It takes more talent to be creative within repetitive forms, and I prefer this to open-ended synth wankery.

    2. You make some valid points, however one of the reasons why you do not hear the variations that you mention is cost. Eurorack is very expensive to build and to purchase a sequencer that you describe the performer needs sets you back about $400.00 – $600.00. (Even beatstep pro is $250.00 each) This does not count the amount of space it takes up in the rack which cost a fair amount as well. Also the and/or modules as well. There is a reason why performers like Colin Benders are able to do the things you describe. I enjoyed the music GoMag created with his rig and looking forward to more .

      1. u are alright
        but there is always a way to get variations with just simple cv controlled switches
        sequential switch or driven by cv voltage.. whatever …so u can build from 3 sequencers a punch of different variations .with cheaper modules …e.g 2 for each play a melo, 3th control the switches to derive variations …at least that is my way to get out of endless loops currently but workflow may change in time … but u are alright it cots ..but instead of sequencer i use also my daw and expert sleepers in between to keep in sync … bc those hw sequencers are a way to expensive for me at the moment ..notes generated by daw, but i only use the note cv and the trigger are build/manipulated only by modular sequencers or whatever generates a gate to drive an adsr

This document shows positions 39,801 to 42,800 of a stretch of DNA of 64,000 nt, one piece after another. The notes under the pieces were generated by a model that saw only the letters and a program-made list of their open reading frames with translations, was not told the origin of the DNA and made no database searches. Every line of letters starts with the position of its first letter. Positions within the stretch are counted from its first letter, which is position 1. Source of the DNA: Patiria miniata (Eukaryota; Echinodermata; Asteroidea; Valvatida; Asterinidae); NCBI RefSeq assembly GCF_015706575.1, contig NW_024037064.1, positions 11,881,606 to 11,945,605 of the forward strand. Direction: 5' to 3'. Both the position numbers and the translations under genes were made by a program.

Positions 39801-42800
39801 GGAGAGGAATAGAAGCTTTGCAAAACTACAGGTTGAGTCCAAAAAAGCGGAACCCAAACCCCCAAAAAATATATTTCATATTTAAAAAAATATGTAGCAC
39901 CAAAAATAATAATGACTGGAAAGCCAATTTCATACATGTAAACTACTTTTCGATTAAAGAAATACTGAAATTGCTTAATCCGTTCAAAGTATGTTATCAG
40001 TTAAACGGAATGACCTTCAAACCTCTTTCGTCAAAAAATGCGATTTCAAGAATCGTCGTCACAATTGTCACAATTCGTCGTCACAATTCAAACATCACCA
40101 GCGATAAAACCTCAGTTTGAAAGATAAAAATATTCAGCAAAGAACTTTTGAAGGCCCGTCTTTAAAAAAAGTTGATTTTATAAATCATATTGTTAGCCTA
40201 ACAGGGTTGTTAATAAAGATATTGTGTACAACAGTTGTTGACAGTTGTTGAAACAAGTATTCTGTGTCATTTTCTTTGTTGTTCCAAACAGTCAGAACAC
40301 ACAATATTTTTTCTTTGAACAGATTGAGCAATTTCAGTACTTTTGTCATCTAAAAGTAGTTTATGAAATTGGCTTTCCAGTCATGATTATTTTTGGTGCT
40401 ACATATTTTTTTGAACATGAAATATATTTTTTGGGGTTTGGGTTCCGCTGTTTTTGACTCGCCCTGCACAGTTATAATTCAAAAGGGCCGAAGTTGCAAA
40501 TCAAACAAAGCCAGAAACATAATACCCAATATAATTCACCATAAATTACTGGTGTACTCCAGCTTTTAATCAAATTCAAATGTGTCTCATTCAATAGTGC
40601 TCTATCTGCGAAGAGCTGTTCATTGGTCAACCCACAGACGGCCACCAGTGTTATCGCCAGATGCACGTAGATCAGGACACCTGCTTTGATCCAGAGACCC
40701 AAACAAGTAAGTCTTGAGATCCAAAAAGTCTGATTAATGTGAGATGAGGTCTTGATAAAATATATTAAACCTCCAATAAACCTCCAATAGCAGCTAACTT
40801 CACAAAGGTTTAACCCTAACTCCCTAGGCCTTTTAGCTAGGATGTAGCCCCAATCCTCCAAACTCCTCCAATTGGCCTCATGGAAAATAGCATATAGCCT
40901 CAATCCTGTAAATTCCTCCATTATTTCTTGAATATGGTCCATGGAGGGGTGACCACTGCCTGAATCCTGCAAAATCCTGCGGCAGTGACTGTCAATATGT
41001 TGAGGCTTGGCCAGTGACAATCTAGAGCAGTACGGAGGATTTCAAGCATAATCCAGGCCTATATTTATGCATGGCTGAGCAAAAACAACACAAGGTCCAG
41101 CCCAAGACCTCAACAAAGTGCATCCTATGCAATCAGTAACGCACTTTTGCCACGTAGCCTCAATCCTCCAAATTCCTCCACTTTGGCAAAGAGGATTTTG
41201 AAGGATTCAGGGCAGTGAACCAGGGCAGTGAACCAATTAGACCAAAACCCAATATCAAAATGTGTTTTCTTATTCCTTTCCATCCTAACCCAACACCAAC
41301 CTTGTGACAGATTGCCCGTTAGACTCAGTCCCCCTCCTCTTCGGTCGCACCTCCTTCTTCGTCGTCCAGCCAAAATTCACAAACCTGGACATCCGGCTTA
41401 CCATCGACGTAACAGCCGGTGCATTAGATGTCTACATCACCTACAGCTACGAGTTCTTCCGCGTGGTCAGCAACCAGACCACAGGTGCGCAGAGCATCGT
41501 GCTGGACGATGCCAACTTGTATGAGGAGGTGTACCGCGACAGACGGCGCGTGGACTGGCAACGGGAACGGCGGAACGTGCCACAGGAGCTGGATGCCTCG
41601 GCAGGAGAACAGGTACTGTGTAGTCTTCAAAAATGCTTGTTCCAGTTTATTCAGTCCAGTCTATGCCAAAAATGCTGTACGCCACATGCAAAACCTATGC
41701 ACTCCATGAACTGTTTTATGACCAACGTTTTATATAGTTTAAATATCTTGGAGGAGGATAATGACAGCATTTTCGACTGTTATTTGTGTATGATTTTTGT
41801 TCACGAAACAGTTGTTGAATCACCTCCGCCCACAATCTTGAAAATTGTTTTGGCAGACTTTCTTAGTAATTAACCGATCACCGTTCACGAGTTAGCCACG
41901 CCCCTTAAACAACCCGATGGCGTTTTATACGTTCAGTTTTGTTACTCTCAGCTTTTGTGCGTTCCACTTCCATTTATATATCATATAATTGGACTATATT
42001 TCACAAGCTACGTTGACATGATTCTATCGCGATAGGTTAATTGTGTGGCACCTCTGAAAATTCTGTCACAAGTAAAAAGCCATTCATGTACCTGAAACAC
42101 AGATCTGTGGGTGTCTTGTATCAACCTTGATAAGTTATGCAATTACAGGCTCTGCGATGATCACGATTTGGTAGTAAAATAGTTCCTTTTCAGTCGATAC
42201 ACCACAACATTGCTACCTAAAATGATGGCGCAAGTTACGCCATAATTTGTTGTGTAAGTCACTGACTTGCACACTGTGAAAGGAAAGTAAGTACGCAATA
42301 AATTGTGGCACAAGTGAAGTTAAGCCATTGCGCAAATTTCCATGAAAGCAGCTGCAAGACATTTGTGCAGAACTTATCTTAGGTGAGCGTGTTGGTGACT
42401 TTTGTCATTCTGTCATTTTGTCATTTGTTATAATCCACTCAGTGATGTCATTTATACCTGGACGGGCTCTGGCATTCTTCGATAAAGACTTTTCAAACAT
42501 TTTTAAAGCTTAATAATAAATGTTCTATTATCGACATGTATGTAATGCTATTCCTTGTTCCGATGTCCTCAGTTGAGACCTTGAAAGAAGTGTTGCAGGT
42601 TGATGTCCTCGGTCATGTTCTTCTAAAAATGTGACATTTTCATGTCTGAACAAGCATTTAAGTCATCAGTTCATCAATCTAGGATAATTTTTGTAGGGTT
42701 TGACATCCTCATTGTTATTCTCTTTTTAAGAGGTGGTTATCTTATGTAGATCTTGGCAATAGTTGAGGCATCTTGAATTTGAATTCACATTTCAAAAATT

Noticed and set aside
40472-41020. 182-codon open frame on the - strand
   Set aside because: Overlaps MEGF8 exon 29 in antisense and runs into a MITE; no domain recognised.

2. Eric I wholeheartedly agree. I love my modular but recognise this trait and consciously try to fight it in my own work but it’s hard and I often find myself falling into this trap.

    1. hey Jamie….what kind of tips do you expect? this is like “i wanna bake a cake…can you give me tips how to do this?”

      nowadays there is so much information available about how to do this and how to do that… (if it is eurorack that you are after, check your wallet 😉 …and
      > but you don´t need a eurorack system to make stuff like this.